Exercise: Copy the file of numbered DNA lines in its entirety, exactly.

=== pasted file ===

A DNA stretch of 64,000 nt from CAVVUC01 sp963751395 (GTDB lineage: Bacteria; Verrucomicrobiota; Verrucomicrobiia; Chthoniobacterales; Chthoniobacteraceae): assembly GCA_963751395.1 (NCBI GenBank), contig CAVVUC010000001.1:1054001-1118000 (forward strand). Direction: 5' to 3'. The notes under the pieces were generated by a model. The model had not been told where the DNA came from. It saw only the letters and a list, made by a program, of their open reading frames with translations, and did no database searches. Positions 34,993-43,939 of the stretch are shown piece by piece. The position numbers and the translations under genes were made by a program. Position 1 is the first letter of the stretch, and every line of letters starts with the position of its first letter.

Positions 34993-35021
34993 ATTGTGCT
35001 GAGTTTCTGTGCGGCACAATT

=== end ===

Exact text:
A DNA stretch of 64,000 nt from CAVVUC01 sp963751395 (GTDB lineage: Bacteria; Verrucomicrobiota; Verrucomicrobiia; Chthoniobacterales; Chthoniobacteraceae): assembly GCA_963751395.1 (NCBI GenBank), contig CAVVUC010000001.1:1054001-1118000 (forward strand). Direction: 5' to 3'. The notes under the pieces were generated by a model. The model had not been told where the DNA came from. It saw only the letters and a list, made by a program, of their open reading frames with translations, and did no database searches. Positions 34,993-43,939 of the stretch are shown piece by piece. The position numbers and the translations under genes were made by a program. Position 1 is the first letter of the stretch, and every line of letters starts with the position of its first letter.

Positions 34993-35021
34993 ATTGTGCT
35001 GAGTTTCTGTGCGGCACAATT